Theatre Club presents a Mystery/Thriller called “And Then There Were None”


Theatre club actors and actresses pose in full costume for the play "And Then There Were None." (Courtesy of Skyline Theatre Club)

“Drink orange juice, get sleep, and don’t get sick!” shouted Assistant Director/Production Manager Emma Fuchs to some actors leaving the set at the end of rehearsal. After the long hours and all the “blood, sweat, and tears” that went into production, less than a week before opening would be an inconvenient time to catch the flu.  

Especially inconvenient since this is the first theater production in 20 years, including the first production to make use of the new state-of-the-art lighting equipment and a pulled up apron. The apron, the part of the stage that covers the orchestra pit, was brought up over the summer and gives the actors on stage five feet of more room, which also brought them closer to the audience.  

The technical equipment that was installed in 1969 was finally replaced with industry standard equipment thanks to a half million dollar contribution from SMCCD’s Facilities Department. The tech crew was thankful, including Andrew Lidwell, who wants to go into theater as a career. Technical Director Anna Vargas was also pleased.

“You can learn all the theory you need on those boards [from the 1960s], but you won’t learn anything useful for you [to use] in the industry,” said Vargas.  

It’s Friday night after 9 p.m. and while other students are out to a party or watching a movie in the city, Skyline students in the theatre club are still at school, diligently rehearsing their first ‘serious’ production, set to open next week.  

“And Then There Were None,” a murder mystery/thriller based off an Agatha Christie novel, will be performed for one week only. The theatre club call this their ‘serious’ venture in that previous shows, including the “Rocky Horror Picture Show” did not count because there was lip syncing while acting in front of a movie screen.  

The play is a classic. It has been a target for parodies like the Family Guy episode “And Then There Were Fewer.” Also the movie “Clue” (based off the board game of the same name), was based off the popular ‘whodunnit’ mystery novels in the 1920s such as Agatha Christie’s.  

“I like that it’s a murder mystery, it’s like: ‘Who’s the killer? Nobody knows!'” said Diana Kozolva, who plays the female lead of Vera Claythorne.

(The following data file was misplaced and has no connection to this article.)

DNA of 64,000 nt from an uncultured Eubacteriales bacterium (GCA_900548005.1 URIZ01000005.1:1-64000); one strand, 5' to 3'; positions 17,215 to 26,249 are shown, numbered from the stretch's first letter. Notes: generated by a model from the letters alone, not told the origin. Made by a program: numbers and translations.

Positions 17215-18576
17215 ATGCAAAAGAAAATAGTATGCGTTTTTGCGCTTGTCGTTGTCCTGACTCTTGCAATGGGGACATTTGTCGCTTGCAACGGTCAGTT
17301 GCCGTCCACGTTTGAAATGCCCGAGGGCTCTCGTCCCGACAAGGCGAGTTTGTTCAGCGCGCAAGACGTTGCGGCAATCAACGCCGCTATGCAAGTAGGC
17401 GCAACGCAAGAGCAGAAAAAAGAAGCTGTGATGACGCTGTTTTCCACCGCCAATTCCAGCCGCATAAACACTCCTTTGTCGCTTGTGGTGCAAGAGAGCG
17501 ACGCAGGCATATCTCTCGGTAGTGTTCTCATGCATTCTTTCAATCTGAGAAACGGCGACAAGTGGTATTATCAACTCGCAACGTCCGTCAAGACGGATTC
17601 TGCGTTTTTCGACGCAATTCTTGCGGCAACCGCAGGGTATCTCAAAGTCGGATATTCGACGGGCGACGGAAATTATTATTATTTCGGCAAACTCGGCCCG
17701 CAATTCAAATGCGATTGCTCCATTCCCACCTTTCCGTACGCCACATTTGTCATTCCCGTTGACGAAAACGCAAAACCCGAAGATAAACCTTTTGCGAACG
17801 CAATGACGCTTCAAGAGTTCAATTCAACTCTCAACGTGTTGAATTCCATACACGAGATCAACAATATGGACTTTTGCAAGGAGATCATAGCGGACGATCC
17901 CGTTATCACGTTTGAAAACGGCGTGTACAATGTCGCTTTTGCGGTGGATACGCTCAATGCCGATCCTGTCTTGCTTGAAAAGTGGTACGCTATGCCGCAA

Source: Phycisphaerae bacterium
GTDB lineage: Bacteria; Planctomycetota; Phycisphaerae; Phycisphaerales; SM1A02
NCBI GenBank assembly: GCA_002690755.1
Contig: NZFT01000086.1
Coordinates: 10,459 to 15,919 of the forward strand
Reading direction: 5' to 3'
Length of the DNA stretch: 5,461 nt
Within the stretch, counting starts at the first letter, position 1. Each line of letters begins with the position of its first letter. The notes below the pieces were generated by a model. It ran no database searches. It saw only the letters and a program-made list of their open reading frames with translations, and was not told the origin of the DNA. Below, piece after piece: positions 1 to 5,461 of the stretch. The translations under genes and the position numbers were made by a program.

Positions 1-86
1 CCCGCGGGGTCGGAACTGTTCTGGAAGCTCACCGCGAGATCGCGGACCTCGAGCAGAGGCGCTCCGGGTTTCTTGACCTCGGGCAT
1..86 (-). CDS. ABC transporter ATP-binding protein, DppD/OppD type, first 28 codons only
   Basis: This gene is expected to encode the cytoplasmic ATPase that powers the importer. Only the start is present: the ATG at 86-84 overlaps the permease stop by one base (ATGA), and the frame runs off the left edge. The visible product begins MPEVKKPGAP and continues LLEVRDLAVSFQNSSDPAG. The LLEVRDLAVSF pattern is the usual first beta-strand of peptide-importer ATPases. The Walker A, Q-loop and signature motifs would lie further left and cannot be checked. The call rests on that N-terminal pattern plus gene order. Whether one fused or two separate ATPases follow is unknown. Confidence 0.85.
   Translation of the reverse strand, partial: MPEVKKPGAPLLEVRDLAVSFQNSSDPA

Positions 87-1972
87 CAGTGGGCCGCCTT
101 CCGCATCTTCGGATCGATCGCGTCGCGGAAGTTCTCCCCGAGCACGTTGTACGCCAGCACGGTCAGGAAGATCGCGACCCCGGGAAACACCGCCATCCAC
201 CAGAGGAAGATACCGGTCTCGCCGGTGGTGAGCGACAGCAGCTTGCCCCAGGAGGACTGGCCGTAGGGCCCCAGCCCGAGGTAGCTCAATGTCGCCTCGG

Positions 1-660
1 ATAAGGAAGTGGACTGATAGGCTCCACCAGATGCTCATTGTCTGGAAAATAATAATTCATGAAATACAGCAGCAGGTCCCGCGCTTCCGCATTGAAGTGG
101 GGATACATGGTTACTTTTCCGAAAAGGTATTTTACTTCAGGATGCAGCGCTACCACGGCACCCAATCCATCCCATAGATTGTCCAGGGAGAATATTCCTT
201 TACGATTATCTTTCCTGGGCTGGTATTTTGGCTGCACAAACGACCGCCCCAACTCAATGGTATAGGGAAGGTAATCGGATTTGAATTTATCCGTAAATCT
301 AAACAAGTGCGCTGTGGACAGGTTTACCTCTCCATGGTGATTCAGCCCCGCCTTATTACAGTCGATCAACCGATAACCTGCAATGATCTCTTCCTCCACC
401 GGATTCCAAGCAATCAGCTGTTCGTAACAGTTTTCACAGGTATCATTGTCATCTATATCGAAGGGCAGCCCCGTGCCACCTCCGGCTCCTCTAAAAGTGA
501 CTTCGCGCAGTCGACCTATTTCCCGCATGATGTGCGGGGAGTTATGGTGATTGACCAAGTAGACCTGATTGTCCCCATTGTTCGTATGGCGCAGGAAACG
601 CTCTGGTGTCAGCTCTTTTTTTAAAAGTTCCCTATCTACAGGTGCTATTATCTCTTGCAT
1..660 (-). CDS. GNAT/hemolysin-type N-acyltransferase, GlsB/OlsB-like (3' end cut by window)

The play is compromised of self-taught Skyline students in the theatre club. While there are currently no acting classes at Skyline (theatre club advisor, Alan Ceccarelli, teaches only the technical/building aspect of a production), theatre club students have had to rely on their previous experience and teach each other.   

As far as Fuchs is concerned, theatre club members not only helped each other act, but also help with other aspects of production–from helping build and paint sets to paying out of pocket for props.

“Every actor has worn multiple hats,” Fuchs said.

Student Director Sarah Boone was also conscious of the crew’s efforts saying that, “This show will hopefully open the door for Skyline to have a theater program for the first time in 20 years. Everyone in this show has stuck through so much to get this show going and it’s so important to all of us.

“We should be able to get a program here and we should be funded [as much] as the other schools because there is a want for it here. We want it, and we want it to happen now,”  Boone said.

Ceccerilli acknowledges that it is a slow process to reinstate a drama department since it was consolidated with Cañada College’s own department in the late 1980s. But the rebuilding has begun. Skyline will have a drama department next semester with one class focusing on technical aspects of production called Drama 608.    

While there are no acting classes yet, the theatre club will continue to do performances with the hope of one or two a semester. The theatre club encourages students interested in drama to join the club at anytime, noting that no prior acting experience or knowledge is required.  

“I like seeing kids get involved and fall in love with the process, without having to worry about all the other stuff,” said Ceccerilli, referring to the ease of working in an educational setting compared to a union.  

Additional Information

Tickets are on sale at door for $7 or you contact Alan Ciccerlli at (650) 738-4154.

Shows: Nov. 11-13 at 7 p.m. and Nov. 14 at 1 p.m. at the Skyline theater in building one.

Theater club meets in the Skyline theater every Friday at 2 p.m.